The air was thick with anticipation.

Clouds of lazy, sulfurous-smelling smoke drifted down from the upper field where they were lighting part of the ground show.

Despite the heat, I was wearing jeans.

I donned the leather jacket, put in earplugs, pulled the motorcycle helmet down over my head, and lowered the visor.

It was suffocating, but I didn't mind.

I looked over toward the row of barrels, about 30 of them - silent sentinels fully loaded with approximately 60 mortars ready to be lit.

Bill was standing next to me.

He lit the flare, the end of it springing to life with a hiss and a flash of blinding light.

I pulled on some gloves, and he handed me the flare, gesturing toward the leftmost barrel in the line. Like reading, I'd be moving left to right.

It was past golden hour, fully dark out.

I walked to the first barrel and got down on my hands and knees, my left shoulder touching the barrel. The hand holding the flare trembled with the potent brew of adrenaline and excitement, seasoned with a tinge of fear.

The sound of my breathing was amplified inside the helmet, the visor fogging slightly.

Someone waved the flashlight - my signal to go. I reached down with my left hand to find the fuse, fumbling in the dark and the restricted vision of the helmet.

Got it.

I removed the fuse cap and touched the now-exposed end with the flare.



The moment I saw it light, I ducked; but not before the concussive thump of the mortar jettisoning out of the tube nearly knocked me over, the violence of it reverberating throughout my body.


I let out a scream - part glee, part terror - as I reached up and removed the next fuse cap.


It only took a few moments before I had my rhythm, and then it was all glee.


Crawl, remove the fuse cap, touch the flare to the fuse, duck.


Each sand-packed barrel held 2-3 mortar-filled tubes that needed to be lit before I could move to the next barrel.



It was the 4th of July and a month and a half after my 18th birthday. For the first time, I was allowed to participate on the ground crew of the City of Claremont's fireworks extravaganza, a position I cherished and in which I participated for many years.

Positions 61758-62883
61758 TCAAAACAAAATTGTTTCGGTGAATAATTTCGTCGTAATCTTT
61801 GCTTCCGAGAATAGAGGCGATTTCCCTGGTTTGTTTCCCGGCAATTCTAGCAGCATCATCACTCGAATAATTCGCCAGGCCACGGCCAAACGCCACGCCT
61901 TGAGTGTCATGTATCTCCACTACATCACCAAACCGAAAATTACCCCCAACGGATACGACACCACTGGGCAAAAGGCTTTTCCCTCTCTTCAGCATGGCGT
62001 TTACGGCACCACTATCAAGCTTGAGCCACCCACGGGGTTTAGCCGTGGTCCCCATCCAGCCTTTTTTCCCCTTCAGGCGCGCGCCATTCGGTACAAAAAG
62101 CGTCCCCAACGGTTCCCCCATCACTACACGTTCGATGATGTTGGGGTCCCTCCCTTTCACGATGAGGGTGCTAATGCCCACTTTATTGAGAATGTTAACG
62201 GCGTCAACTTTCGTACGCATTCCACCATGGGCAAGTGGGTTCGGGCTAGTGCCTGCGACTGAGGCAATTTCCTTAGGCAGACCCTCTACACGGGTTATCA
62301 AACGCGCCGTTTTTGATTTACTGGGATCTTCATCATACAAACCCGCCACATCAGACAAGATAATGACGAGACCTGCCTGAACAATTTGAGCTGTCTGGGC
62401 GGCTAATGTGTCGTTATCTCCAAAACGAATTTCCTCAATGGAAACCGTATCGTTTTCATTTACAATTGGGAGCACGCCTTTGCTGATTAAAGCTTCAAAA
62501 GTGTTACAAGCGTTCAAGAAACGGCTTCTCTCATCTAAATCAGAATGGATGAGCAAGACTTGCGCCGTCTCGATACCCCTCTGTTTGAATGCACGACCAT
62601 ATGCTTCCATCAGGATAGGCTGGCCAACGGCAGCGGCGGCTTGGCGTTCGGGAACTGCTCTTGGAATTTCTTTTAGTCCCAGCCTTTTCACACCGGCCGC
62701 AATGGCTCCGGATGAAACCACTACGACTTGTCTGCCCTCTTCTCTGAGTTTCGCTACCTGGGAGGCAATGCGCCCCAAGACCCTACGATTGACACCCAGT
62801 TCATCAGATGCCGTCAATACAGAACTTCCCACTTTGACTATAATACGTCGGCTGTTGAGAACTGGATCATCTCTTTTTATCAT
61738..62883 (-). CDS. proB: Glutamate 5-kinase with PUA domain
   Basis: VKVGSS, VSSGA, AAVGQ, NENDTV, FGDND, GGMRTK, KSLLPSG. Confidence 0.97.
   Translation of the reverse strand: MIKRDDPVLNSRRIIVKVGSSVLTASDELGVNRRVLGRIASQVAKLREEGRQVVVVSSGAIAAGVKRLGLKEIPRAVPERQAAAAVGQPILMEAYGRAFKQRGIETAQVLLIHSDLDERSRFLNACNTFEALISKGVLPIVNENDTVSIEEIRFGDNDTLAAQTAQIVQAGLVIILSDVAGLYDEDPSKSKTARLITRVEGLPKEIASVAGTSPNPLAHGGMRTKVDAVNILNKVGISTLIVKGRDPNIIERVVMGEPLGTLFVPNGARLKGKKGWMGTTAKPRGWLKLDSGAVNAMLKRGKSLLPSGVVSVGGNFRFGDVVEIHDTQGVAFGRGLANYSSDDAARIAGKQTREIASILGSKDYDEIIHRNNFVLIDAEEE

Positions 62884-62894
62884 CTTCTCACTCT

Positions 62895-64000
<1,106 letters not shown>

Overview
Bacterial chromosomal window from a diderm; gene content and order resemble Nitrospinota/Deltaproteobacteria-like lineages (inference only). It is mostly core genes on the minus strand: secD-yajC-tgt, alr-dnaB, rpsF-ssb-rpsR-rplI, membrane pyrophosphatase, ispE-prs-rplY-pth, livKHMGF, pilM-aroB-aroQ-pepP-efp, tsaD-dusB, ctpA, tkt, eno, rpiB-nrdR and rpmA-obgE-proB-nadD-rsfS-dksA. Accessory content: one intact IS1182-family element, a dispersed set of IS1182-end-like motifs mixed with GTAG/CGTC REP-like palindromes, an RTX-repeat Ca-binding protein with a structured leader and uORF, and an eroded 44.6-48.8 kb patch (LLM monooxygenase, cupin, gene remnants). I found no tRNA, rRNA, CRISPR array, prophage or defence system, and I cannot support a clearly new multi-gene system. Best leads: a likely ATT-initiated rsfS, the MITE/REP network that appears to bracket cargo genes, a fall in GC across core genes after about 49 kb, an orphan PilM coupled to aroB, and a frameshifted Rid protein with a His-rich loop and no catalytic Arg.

I was half-way through that first volley, high on adrenaline, when I experienced my first "flower pot."


The mortar failed to achieve lift and exploded half-way up the tube, raining down a shower of hot heavy sparks and flaming embers all over me.


I turned my head to the side and saw the rest of the crew yelling and gesturing for me to stay down as we had practiced.


It wasn't until I moved on to the next barrel that I felt someone hitting my legs and realized it was Bill trying to tamp down my smoldering pants.


I kept moving, my heart pounding.



When I got to the last mortar, I jumped up and ran back toward the "kitchen"  - the locker full of mortars that was covered by a heavy fire-proof tarp.


I handed off the flare and peeled off the helmet and jacket.


I couldn't contain my excitement.


"That was sooooo much fun!" I yelled. Bill gave me a big bear hug.


An entire volley of mortars now needed to be "hot loaded," into the tubes.


One of the crew grabbed a long claw-like instrument and started pulling debris -some of it burning - out of each tube, making sure no embers were left behind.


The rest of us advanced, mortars in hand.


Being careful not to put our faces over the tubes, we held onto the long fuses and slowly lowered the mortars down to the bottom, draping the fuses alongside the barrels and getting them prepped for the next lucky person whose turn it was to light.


Some of my most cherished memories are of the 4th of July - my favorite holiday.


Growing up in the small town of Claremont in So Cal, the 4th was a big deal, and I do mean big - an all-day, all-night affair that centered itself around Memorial Park in the heart of the city and moved to the football field over at the colleges as day turned to evening.


Bill, a pyrotechnician, and his family - wife, Nita, and kids, Mike and Laura - always helped with the set up, execution, and tear down of the fireworks show.


Our families were close, spending lots of time together, including holidays.


They had been involved in the fireworks show for as long as I could remember.


Though I was terrified of fireworks as a young child, Bill - with his other-worldly amount of patience - had delivered me of that fear early on, and even had me excitedly waiting for the time when I could finally be part of the big show.




When Bill passed away some years ago, it was fitting that his kids arranged for us to launch a fireworks show from the bow of a ferry boat underneath the Golden Gate bridge.


The mortars that evening had a little extra cargo - Bill's ashes.


This year, the 4th may not have been as exciting as the first time I got to hand-light a volley of mortars, but I still had a blast.


I spent the 3rd and most of the 4th in Highlands, NC with my dear friend, Marla. The evening of the 4th found us back in Atlanta and stationed on top of Marla's parking garage across from Lenox Mall where we had a great view of the fireworks.


Of course, I set up my tripod and camera.


Nowadays, most fireworks shows are electronically fired. I hope someday to have another chance at hand-firing a volley of mortars, feeling that concussive thump roll through my body and enjoying that soul-gratifying pump of adrenaline. Until then - I'll happily take my photographs as I think of Bill and how he and his family have blessed my life many times over.


Miss you, Bill.


Hope everyone had a great 4th too!